Matthias Beckmann

 

Lines Fiction: In an interview with ARTE in 2009 you spoke about “Keine Tricks” (No Tricks) as a slow movie. What do you mean by that?

Matthias Beckmann: when I started making drawings for the film “No Tricks” my first idea was not to make a film but a drawing that very slowly changes its form and content. So a slow movement would be necessary for the metamorphosis.
I wanted to make a film without a plan – without any cuts – just starting, being surprised by the direction the lines and the action will take. Another idea was to draw only things from life without any help from photographs or movies. As I normally work on site in public places like museums, churches, hospitals, industrial sites etc., I thought the best place to explore was my own studio. So everything happens on my drawing table. You see my lamp, a Scotch tape, a pair of scissors, and at the beginning of the film you can even look through the window and see what I’m seeing when I’m sitting there. In a way this film is documentary like my drawing series.
Also the allusions to art history, Dürer, Picasso, Hokusai and Menzel (represented by a hidden and fragmented quotation: “Alles Zeichnen ist nützlich, und Alles zeichnen auch” – “All drawing is useful, as is drawing everything”), are taken from reality, from real art books lying on my table. The film is a private homage to some of the greatest draughtsmen. For some time these heroes are all living and moving on my little table. That is fun.

You see, I began to talk, and step by step forgot to answer your question. Time is important. It takes time to make a drawing and it also takes time to learn making drawings. “No Tricks” is a slow film as I started it with a whole lot of drawings on paper. I never saw the movement of the pictures while drawing as I did not use a computer program. After about two years of work, very often interrupted by other projects, I went to the film studio of the UdK Berlin, the Berlin University of the Arts, and Walter Lennertz helped me produce the film. Only then, at last, I saw the movement and nearly nothing was changed.
As a draughtsman who is not a professional film maker I did not try to be as fast, tricky and perfect as specialists are. I wanted the movement to be slow to make it easier to follow the line produced by the black pen. I love the slow movement of the lines when I make drawings.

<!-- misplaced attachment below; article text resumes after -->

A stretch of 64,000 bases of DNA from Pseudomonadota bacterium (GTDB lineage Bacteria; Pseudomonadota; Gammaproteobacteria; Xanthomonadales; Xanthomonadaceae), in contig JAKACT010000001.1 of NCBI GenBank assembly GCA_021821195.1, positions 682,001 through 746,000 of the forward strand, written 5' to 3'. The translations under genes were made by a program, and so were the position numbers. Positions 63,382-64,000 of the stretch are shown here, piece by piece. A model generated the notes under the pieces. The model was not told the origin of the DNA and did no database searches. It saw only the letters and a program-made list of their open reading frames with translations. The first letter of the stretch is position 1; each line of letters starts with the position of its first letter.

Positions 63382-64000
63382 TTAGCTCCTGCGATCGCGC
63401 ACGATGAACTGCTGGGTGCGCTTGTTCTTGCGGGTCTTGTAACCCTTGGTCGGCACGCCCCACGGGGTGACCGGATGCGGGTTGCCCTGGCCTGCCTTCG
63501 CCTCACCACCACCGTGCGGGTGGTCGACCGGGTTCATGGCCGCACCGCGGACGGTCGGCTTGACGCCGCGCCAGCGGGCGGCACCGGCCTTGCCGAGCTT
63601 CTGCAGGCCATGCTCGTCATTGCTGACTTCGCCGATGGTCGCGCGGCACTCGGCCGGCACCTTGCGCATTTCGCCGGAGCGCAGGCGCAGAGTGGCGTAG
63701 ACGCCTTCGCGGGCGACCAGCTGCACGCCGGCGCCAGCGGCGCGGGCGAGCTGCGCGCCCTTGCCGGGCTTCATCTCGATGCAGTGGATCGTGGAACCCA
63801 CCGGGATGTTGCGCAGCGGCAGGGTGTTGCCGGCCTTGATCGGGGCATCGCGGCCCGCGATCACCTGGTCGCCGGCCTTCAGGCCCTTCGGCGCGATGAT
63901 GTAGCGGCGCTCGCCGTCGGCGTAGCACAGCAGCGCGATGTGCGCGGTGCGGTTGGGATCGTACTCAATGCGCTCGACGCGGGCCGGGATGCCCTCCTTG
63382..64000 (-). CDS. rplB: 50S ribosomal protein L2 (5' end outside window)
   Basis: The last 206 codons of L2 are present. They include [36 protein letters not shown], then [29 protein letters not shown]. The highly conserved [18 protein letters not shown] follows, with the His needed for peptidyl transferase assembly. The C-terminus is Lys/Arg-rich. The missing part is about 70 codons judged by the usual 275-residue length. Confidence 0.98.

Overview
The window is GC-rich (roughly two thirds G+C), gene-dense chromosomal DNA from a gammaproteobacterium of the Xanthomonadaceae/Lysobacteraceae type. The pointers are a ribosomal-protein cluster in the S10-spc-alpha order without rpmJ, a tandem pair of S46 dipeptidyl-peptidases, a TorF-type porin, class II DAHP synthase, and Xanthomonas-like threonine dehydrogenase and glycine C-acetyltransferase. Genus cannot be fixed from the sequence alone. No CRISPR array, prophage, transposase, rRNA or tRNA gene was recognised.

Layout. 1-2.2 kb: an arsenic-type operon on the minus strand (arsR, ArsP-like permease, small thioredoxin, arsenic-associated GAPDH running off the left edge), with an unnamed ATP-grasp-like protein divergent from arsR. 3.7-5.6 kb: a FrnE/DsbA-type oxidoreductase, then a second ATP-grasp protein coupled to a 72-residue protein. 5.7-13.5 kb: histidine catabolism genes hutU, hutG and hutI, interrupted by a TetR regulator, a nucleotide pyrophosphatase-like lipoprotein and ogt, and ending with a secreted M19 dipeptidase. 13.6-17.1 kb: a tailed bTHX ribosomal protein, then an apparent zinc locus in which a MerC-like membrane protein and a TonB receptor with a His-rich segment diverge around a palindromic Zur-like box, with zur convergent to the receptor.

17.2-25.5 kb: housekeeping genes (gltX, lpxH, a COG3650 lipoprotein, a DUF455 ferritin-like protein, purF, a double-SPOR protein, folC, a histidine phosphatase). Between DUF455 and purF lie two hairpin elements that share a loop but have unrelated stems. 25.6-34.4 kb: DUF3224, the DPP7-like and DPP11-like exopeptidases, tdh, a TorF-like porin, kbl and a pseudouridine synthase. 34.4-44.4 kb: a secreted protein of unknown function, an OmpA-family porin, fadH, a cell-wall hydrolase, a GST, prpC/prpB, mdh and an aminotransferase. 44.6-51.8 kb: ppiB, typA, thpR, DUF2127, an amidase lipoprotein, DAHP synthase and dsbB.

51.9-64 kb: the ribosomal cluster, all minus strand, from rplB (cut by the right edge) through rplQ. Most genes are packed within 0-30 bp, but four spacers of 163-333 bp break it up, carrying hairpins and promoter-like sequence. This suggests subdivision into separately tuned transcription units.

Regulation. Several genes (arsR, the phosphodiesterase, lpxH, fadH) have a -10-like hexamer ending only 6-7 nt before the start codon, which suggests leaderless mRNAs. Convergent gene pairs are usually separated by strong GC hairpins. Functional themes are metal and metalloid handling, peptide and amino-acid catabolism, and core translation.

Lines Fiction: You are known as a draughtsman who records his surroundings. You document special localities – as there are museum spaces and artist studios – in pencil drawings that you are showing in exhibitions. I saw that you collect your 6000 drawings for the film ” Keine Tricks ” in a ring file, will these drawings be part of an exhibition?

Matthias Beckmann: The drawings are now in 14 folders, which looks quite bureaucratic. When I first showed the film in 2009 I exhibited some of them to show that the film is made from quite an amount of small drawings. And also to make people buy the limited and signed edition, including a DVD and an original drawing. Now I think it is better not to show them together with the film. Never show the work and the sweat necessary for a piece of art. It has to look easy and natural.

I like the film drawings, but somehow they are different from drawings made as a purpose in themselves. Perhaps you can compare the phenomenon to Greek sculptures of athletes, like the discus-thrower. In a traditional work of art – a sculpture, a painting or a drawing – the whole movement has to be represented by a single position. The Greeks chose the “fertile moment”, a position that gives us information about what happened before and what is supposed to happen in the future. This leads to a very powerful, autonomous picture. The different positions in a sequence do not necessarily have this power as they are not produced to be looked at for a long time, isolated from the rest.

www.matthiasbeckmann.com